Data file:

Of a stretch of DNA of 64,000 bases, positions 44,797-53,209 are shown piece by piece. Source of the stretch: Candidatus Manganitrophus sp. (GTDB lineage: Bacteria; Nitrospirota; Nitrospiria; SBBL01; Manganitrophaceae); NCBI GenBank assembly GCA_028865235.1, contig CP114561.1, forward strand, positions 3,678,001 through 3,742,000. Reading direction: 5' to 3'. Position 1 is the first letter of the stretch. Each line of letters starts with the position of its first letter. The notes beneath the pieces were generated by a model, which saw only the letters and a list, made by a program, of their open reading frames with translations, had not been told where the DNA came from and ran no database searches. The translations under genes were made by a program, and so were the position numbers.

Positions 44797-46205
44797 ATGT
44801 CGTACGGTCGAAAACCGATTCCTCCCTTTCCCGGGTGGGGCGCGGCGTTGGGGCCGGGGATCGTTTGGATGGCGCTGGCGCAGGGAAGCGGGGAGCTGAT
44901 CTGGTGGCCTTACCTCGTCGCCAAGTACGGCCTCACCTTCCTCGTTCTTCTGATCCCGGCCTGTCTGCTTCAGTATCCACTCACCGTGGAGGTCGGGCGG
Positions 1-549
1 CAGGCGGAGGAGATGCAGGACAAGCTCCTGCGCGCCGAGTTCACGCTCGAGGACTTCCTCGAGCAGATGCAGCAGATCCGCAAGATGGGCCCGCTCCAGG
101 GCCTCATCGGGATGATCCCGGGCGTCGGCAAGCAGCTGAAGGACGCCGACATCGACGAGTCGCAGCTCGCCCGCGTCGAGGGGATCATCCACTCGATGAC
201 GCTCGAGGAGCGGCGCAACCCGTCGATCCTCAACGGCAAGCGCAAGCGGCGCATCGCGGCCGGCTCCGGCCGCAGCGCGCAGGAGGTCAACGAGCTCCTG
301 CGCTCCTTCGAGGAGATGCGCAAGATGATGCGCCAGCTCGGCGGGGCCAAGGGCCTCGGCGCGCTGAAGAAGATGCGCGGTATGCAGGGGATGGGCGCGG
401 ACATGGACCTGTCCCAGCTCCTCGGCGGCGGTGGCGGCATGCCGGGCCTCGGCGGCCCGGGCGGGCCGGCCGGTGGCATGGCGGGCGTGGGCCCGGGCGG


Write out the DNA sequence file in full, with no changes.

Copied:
Of a stretch of DNA of 64,000 bases, positions 44,797-53,209 are shown piece by piece. Source of the stretch: Candidatus Manganitrophus sp. (GTDB lineage: Bacteria; Nitrospirota; Nitrospiria; SBBL01; Manganitrophaceae); NCBI GenBank assembly GCA_028865235.1, contig CP114561.1, forward strand, positions 3,678,001 through 3,742,000. Reading direction: 5' to 3'. Position 1 is the first letter of the stretch. Each line of letters starts with the position of its first letter. The notes beneath the pieces were generated by a model, which saw only the letters and a list, made by a program, of their open reading frames with translations, had not been told where the DNA came from and ran no database searches. The translations under genes were made by a program, and so were the position numbers.

Positions 44797-46205
44797 ATGT
44801 CGTACGGTCGAAAACCGATTCCTCCCTTTCCCGGGTGGGGCGCGGCGTTGGGGCCGGGGATCGTTTGGATGGCGCTGGCGCAGGGAAGCGGGGAGCTGAT
44901 CTGGTGGCCTTACCTCGTCGCCAAGTACGGCCTCACCTTCCTCGTTCTTCTGATCCCGGCCTGTCTGCTTCAGTATCCACTCACCGTGGAGGTCGGGCGG
Positions 1-549
1 CAGGCGGAGGAGATGCAGGACAAGCTCCTGCGCGCCGAGTTCACGCTCGAGGACTTCCTCGAGCAGATGCAGCAGATCCGCAAGATGGGCCCGCTCCAGG
101 GCCTCATCGGGATGATCCCGGGCGTCGGCAAGCAGCTGAAGGACGCCGACATCGACGAGTCGCAGCTCGCCCGCGTCGAGGGGATCATCCACTCGATGAC
201 GCTCGAGGAGCGGCGCAACCCGTCGATCCTCAACGGCAAGCGCAAGCGGCGCATCGCGGCCGGCTCCGGCCGCAGCGCGCAGGAGGTCAACGAGCTCCTG
301 CGCTCCTTCGAGGAGATGCGCAAGATGATGCGCCAGCTCGGCGGGGCCAAGGGCCTCGGCGCGCTGAAGAAGATGCGCGGTATGCAGGGGATGGGCGCGG
401 ACATGGACCTGTCCCAGCTCCTCGGCGGCGGTGGCGGCATGCCGGGCCTCGGCGGCCCGGGCGGGCCGGCCGGTGGCATGGCGGGCGTGGGCCCGGGCGG